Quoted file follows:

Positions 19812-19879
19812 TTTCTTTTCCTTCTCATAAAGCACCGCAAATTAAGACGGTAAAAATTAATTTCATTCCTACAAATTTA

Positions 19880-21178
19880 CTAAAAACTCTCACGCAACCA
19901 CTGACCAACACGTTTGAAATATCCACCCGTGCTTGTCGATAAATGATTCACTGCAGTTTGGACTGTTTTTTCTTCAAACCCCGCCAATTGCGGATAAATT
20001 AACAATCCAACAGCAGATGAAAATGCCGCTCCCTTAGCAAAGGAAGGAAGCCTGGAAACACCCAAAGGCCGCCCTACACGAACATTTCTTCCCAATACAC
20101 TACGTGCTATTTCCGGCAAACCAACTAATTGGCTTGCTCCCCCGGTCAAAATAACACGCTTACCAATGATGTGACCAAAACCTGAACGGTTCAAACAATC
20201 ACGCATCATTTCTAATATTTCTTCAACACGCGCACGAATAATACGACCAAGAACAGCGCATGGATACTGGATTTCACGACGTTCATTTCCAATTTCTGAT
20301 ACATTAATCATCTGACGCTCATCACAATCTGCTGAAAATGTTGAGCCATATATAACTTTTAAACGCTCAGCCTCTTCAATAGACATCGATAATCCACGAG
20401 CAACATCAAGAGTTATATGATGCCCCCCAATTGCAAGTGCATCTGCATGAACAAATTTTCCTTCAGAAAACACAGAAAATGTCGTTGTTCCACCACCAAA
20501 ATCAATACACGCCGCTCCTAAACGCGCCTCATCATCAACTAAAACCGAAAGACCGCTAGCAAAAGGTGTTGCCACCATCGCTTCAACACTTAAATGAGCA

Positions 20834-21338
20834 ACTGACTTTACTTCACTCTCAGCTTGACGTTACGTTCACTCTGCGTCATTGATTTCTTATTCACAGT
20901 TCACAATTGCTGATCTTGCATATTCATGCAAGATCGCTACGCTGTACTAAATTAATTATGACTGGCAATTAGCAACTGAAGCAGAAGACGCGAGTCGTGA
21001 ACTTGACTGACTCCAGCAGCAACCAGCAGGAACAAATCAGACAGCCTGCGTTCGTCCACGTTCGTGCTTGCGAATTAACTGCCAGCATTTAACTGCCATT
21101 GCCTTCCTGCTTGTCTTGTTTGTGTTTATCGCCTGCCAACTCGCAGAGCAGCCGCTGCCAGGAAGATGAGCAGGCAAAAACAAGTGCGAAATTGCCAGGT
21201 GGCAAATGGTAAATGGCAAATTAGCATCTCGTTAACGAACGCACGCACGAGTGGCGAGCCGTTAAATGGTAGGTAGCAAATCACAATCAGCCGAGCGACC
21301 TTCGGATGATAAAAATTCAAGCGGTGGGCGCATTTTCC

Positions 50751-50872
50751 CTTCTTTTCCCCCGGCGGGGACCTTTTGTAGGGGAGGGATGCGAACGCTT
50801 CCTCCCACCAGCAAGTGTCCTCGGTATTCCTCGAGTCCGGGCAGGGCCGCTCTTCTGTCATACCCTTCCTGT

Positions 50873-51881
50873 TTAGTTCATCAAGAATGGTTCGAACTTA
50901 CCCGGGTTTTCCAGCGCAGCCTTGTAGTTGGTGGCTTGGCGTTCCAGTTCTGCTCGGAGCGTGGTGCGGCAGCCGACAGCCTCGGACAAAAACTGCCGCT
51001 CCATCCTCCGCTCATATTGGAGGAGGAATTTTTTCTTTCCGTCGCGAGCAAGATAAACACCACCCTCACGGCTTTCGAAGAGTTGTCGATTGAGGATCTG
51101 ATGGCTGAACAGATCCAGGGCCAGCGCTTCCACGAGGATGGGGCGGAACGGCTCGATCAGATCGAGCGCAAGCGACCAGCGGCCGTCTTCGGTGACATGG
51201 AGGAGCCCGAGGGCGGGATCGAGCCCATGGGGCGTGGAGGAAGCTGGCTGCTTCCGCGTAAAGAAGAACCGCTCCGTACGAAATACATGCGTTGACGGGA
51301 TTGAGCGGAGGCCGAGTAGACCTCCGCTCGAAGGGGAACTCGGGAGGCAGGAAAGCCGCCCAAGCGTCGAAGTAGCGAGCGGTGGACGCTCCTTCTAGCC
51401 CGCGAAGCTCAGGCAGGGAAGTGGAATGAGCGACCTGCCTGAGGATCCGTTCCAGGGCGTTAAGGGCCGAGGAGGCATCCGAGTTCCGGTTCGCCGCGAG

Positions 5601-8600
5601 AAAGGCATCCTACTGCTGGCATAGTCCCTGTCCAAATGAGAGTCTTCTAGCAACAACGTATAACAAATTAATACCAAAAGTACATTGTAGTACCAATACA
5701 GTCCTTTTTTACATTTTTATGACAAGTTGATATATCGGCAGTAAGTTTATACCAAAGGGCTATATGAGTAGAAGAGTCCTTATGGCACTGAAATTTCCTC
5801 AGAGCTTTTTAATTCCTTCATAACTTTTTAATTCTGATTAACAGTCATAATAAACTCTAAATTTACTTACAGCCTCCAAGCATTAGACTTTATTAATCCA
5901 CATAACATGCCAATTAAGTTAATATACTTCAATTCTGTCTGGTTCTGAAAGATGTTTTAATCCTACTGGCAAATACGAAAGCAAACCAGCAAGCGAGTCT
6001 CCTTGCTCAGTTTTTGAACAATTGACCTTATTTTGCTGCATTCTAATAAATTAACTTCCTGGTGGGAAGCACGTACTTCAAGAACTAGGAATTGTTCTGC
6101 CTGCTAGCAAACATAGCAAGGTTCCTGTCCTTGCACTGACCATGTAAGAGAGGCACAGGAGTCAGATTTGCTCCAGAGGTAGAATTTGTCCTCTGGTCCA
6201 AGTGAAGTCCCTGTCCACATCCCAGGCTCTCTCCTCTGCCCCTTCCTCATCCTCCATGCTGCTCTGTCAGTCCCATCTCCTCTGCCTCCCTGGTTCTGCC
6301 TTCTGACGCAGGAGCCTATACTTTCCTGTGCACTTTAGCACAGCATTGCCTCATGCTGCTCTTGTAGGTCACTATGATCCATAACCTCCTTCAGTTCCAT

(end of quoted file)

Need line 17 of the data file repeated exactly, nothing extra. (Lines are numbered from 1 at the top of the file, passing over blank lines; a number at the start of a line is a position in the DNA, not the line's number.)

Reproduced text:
21201 GGCAAATGGTAAATGGCAAATTAGCATCTCGTTAACGAACGCACGCACGAGTGGCGAGCCGTTAAATGGTAGGTAGCAAATCACAATCAGCCGAGCGACC